Egyptian Papyrus Boat

Egyptian ship made of papyrus is one of the ancient in the world. Firstly it represented itself only a papyrus raft and to about 3500 year B.C. it became already a real ship. The ship was used only for navigation on the river Nile. Her bow and her stern were raised specially to pull her across shallows. But foreseeing the possibility to raise the bow and the stern higher with the help of ropes, Egyptians started their voyages at sea. The known expeditions of Tour Heyerdal on the papyrus rafts Ra-1 (1969) and Ra-2 (1970) showed that papyrus could stand two months of seafaring. Of course, Ra-1 had sunk earlier but it was due to great roughness at sea and the fault of the crew who did not pull the rigging steering the curve of the stern. On Ra-2 the stern was raised sufficiently from the very beginning of the seafaring. Ra-2 departed and in two months she reached Bridgetown, the capital of Barbados. Constructively Ra-2 was made of short papyrus bundles as they saturated less water. Bolivian Indians from the lake of Titikaka built Ra-2. From ancient times up to nowadays they navigate on such cane vessels calling them ‘totorus’.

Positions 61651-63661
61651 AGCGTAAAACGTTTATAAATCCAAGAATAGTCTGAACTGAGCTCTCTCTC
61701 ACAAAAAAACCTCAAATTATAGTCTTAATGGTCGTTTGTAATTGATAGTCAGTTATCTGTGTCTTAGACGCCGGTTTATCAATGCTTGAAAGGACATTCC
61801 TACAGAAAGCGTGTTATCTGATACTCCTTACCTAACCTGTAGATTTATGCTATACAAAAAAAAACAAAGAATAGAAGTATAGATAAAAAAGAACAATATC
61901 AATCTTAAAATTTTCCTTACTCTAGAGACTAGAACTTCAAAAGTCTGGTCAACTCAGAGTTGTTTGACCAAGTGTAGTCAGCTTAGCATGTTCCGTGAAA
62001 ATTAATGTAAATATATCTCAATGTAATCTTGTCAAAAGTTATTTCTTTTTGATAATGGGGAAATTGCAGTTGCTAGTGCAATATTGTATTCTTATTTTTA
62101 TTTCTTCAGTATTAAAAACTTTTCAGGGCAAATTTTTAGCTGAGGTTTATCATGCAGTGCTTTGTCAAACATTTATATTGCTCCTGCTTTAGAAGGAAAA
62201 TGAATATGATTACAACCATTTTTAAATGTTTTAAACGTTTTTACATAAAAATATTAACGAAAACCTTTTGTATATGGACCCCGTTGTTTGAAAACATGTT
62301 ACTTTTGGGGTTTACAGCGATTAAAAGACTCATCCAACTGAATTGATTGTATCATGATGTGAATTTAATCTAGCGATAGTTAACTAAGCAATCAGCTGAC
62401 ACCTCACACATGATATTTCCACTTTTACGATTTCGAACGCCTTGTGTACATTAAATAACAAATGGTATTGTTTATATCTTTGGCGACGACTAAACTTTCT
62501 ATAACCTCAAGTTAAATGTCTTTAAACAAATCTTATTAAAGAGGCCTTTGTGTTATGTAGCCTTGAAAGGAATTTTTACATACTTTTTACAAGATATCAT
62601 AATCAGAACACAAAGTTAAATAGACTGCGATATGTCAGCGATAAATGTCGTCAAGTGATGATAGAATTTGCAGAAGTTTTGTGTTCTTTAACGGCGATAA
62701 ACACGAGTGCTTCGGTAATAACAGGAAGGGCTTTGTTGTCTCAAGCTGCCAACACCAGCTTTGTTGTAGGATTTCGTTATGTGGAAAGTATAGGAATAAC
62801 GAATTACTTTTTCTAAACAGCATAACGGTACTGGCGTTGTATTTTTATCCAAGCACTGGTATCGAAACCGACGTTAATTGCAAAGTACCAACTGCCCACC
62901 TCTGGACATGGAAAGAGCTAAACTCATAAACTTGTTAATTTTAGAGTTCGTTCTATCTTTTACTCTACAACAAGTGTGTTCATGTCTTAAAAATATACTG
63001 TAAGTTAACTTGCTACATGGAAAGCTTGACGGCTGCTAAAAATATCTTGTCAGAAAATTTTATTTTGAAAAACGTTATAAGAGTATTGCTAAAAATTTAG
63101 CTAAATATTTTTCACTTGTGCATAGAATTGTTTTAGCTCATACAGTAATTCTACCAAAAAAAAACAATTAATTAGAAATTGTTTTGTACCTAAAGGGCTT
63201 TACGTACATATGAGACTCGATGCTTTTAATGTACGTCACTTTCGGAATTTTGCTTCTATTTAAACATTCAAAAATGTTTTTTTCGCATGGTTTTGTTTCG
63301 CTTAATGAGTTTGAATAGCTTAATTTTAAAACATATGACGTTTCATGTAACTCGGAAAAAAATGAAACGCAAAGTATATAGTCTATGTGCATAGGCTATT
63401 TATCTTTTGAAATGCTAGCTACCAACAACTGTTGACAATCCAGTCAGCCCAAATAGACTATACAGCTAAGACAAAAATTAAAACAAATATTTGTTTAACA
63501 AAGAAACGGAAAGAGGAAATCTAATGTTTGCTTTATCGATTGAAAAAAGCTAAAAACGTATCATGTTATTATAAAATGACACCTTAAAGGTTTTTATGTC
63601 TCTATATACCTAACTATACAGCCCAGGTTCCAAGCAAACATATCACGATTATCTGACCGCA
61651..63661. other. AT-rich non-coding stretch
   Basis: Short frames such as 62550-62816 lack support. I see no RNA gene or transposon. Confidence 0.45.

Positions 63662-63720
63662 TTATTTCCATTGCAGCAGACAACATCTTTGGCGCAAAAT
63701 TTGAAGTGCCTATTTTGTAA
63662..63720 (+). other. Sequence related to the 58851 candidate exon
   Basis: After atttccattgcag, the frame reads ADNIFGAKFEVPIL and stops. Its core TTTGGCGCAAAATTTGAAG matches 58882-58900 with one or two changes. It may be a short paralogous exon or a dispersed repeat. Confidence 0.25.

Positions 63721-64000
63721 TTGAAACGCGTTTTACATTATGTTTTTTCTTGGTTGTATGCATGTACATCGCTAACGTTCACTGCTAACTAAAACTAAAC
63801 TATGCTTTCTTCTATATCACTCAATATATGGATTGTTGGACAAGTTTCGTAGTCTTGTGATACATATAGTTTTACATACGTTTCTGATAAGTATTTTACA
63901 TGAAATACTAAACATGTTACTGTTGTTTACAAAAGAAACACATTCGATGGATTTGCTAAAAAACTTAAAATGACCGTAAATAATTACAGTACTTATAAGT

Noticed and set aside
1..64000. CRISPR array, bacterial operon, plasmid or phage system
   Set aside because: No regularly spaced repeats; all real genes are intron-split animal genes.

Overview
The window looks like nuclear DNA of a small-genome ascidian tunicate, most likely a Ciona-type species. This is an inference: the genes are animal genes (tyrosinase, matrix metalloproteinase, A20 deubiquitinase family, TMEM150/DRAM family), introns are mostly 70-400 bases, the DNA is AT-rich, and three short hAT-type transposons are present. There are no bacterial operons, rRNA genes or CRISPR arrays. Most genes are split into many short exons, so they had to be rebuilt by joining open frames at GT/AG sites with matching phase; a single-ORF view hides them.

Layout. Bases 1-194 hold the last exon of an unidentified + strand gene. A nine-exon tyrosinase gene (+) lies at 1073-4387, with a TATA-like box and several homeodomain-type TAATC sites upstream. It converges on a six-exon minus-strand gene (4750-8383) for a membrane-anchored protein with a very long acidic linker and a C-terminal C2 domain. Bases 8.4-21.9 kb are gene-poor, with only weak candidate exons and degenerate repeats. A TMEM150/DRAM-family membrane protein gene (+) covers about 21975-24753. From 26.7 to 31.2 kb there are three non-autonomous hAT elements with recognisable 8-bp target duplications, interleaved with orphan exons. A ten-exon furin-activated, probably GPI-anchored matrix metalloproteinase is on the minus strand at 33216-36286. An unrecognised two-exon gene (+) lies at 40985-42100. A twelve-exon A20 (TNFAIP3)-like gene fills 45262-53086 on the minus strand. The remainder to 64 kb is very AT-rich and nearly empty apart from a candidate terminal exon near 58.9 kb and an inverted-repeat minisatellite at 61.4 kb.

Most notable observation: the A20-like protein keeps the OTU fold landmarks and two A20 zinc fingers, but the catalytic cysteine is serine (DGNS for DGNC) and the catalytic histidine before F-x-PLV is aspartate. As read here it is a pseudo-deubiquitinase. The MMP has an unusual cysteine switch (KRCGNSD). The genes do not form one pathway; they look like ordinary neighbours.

Egyptian sailing ships were built by binding together papyrus bundles and the thickest of them were placed on the outer surface of the vessel. The sail was square. It was made of cloth or papyrus. It was hung on two yards, which were tied together to make them longer and which were fastened to the two-legged mast.

At moving downstream the Nile there was always a head wind and at upstream navigation there was a strong flow so the sail was useful. Rafts and vessels of such a type are used nowadays in the Eastern Africa, Persian Gulf and South America.

Etruscan Vessel – 4th Century BC

The images of Etruscan vessels are found on the tombstones of the central part of Italy (dated the 4th century B. C.). Resembling ancient Phoenician vessels by their forms these ships were differed by their sharper curve of posts and they had much in common with later vessels of North-European peoples. As in the Viking ships their oars passed through the holes in boards thus giving a possibility for more comfortable (lower) placement of rowers and for their defense by a high board. Short leather hoses closed slots between oars and a board. The vessel was steered by a single steering oar with a cross helm strengthened outside the starboard. The mast installed in the middle part of the ship carried a square sail with a yard. The upper band of planking was ornamented by a stylized image of a wave. The sternpost with two outside hanged shields was ended like a fish tail. The same shields were strengthened in the upper part of the stem and along the whole board. A figure in the form of a sheep head was installed on the bow part of the ship. It was a useful constructive element that defended the hull of the ship against the strike of an enemy’s ram. The fighting metal ram was installed at the waterline level and was strengthened to the keel beam. Wide, high boarded, with a big sagging Etruscan vessels obtained sufficient seaworthiness for navigation in the Mediterranean Sea.

Etruscan Trade